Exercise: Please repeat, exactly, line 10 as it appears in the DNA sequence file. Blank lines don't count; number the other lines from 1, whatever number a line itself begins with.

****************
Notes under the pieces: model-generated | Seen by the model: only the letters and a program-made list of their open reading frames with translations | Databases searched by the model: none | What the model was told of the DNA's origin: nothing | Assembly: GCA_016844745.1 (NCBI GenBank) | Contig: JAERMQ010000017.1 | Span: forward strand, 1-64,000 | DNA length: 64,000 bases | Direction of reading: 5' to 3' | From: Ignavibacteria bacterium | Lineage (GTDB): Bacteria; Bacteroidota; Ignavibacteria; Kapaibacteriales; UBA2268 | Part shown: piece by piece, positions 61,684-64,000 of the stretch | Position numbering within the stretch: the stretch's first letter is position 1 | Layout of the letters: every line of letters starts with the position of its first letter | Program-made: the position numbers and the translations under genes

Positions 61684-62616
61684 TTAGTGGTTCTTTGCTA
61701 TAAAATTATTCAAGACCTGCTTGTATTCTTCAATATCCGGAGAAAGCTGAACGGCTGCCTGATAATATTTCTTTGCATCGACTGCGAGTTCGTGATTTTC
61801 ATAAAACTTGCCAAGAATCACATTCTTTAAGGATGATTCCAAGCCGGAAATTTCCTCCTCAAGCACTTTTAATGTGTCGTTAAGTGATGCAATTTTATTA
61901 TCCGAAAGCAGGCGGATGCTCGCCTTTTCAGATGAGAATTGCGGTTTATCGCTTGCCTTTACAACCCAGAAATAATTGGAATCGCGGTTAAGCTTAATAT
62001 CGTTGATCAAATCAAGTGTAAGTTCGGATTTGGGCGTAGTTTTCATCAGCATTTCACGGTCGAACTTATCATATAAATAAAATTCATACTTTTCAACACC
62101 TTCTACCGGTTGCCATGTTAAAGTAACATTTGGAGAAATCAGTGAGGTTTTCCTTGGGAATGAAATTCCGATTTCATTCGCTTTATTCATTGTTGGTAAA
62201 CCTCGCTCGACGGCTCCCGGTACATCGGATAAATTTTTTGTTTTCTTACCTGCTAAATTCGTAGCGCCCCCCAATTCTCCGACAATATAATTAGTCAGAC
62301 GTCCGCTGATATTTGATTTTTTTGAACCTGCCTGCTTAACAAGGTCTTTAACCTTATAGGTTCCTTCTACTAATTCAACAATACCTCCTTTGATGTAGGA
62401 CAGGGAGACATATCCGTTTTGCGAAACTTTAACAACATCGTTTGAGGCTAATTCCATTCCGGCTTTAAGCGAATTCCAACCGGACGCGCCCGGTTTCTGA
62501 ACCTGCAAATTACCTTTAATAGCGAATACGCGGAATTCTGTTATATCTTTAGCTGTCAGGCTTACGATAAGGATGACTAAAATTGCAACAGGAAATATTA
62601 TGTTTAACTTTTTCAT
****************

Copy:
62301 GTCCGCTGATATTTGATTTTTTTGAACCTGCCTGCTTAACAAGGTCTTTAACCTTATAGGTTCCTTCTACTAATTCAACAATACCTCCTTTGATGTAGGA